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Panasonic Lumix Dmc-Gh3k 16.05 Mp Digital Single Lens Mirrorless Digital Camera With 3-Inch Oled - B

panasonic lumix dmc gh3k 16 05 mp digital single lens mirrorless digital camera with 3 inch oled body only black

Panasonic Lumix DMC-GH3K 16.05 MP Digital Single Lens Mirrorless Digital Camera with 3-Inch OLED - Body Only (Black)

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  • 16MP Micro Four Thirds-format CMOS sensor
  • Contrast-detection AF system with claimed 0.07-second speed
  • ISO 100-12800, extendable to ISO 25600
  • 6 frames per second continuous shooting
  • 1080/60p video with maximum bit rate of 72Mbps
  • 3\" OLED display with 614,000 dots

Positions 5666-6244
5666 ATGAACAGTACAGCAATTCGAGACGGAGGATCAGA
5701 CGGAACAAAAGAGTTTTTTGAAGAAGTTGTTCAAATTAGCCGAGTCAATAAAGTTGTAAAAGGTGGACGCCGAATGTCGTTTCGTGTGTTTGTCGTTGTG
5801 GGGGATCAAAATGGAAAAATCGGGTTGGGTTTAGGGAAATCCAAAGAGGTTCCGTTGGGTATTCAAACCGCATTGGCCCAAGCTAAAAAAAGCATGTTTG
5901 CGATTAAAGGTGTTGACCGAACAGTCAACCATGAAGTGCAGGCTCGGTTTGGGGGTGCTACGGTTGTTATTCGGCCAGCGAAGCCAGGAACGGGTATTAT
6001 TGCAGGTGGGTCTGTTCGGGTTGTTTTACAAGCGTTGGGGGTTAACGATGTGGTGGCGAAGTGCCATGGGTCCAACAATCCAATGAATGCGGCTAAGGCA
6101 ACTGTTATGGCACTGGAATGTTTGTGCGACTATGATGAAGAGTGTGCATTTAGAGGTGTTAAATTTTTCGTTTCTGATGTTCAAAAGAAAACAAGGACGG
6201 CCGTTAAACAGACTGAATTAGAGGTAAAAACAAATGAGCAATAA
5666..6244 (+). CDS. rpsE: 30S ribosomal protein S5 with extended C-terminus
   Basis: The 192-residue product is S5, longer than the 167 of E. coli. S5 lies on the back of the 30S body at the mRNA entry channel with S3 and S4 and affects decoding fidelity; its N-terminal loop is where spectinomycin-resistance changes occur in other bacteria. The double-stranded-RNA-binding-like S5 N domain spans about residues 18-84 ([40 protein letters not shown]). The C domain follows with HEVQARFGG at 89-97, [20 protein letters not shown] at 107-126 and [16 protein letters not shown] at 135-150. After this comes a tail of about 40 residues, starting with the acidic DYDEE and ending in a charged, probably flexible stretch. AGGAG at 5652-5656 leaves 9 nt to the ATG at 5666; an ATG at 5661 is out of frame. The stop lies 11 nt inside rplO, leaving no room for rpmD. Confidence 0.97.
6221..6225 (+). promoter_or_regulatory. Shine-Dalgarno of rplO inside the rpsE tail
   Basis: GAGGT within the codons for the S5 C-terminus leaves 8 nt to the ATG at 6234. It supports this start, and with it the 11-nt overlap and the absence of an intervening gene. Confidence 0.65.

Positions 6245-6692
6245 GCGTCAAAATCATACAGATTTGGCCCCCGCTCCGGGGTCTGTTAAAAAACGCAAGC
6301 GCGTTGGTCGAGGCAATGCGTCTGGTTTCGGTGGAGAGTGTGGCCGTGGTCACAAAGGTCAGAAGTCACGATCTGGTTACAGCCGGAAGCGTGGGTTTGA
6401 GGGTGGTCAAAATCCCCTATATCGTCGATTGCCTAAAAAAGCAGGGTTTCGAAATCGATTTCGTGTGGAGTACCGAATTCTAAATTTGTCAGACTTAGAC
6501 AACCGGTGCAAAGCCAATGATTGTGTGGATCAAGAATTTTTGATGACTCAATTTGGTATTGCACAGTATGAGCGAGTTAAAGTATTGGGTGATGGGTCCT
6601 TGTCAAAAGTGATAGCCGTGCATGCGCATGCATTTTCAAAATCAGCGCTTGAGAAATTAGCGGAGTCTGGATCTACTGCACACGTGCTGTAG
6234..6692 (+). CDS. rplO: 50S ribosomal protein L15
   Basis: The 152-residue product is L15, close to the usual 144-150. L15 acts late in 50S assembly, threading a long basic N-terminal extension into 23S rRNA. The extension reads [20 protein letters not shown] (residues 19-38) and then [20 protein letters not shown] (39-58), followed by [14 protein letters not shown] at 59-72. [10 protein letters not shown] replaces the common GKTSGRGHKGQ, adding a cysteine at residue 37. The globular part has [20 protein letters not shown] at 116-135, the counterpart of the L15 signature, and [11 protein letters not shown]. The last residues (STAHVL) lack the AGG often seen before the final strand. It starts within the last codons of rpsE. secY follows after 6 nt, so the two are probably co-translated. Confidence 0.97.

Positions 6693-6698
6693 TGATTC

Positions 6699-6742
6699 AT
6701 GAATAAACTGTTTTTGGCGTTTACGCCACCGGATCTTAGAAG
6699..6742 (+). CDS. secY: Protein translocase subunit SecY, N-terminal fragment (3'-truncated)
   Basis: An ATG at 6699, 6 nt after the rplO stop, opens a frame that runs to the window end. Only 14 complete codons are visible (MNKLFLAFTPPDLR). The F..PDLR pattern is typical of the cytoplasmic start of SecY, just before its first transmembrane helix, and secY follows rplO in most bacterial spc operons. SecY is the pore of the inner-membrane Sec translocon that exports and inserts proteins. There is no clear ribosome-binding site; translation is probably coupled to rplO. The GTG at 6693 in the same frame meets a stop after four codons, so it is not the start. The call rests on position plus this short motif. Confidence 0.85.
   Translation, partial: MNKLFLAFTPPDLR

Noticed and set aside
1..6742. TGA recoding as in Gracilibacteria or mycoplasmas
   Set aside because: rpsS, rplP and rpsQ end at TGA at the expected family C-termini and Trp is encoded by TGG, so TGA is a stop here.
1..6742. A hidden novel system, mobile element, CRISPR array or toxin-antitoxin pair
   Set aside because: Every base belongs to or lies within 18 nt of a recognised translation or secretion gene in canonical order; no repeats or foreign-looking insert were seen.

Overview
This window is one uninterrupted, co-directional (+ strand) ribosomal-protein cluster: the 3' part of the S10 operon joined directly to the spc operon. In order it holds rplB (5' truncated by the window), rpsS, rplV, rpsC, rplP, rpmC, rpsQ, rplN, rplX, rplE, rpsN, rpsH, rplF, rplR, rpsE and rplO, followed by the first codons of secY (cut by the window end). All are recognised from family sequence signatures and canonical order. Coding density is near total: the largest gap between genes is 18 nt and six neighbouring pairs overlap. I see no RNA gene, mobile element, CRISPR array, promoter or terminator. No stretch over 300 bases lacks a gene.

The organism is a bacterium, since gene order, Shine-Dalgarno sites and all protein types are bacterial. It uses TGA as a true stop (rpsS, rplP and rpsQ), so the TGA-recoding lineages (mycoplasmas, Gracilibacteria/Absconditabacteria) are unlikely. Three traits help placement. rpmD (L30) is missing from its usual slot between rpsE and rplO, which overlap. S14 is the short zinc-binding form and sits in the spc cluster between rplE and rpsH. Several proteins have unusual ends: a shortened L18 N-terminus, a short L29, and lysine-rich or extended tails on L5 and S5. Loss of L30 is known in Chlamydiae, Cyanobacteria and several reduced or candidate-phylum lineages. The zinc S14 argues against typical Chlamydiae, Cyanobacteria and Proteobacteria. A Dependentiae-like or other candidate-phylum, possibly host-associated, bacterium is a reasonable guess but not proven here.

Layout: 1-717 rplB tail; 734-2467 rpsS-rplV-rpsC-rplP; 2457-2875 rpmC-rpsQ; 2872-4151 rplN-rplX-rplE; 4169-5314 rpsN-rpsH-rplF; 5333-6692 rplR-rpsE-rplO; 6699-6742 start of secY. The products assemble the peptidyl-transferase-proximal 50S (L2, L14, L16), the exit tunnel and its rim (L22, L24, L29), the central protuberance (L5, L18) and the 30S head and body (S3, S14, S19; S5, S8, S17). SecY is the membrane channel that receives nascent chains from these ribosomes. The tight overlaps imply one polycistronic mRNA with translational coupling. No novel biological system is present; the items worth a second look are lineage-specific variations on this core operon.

• Built-in 1.7m-dot OLED viewfinder

Buy Now : Panasonic Lumix DMC-GH3K 16.05 MP Digital Single Lens Mirrorless Digital Camera with 3-Inch OLED - Body Only (Black)

Brand : Panasonic
Category : Electronics,Camera & Photo,Digital Cameras,Mirrorless Cameras
Rating : 4.1
Review Count : 117

panasonic lumix dmc gh3k 16 05 mp digital single lens mirrorless digital camera with 3 inch oled body only black
panasonic lumix dmc gh3k 16 05 mp digital single lens mirrorless digital camera with 3 inch oled body only black
panasonic lumix dmc gh3k 16 05 mp digital single lens mirrorless digital camera with 3 inch oled body only black

Panasonic Lumix DMC-GH3K 16.05 MP Digital Single Lens Mirrorless Digital Camera with 3-Inch OLED - Body Only (Black)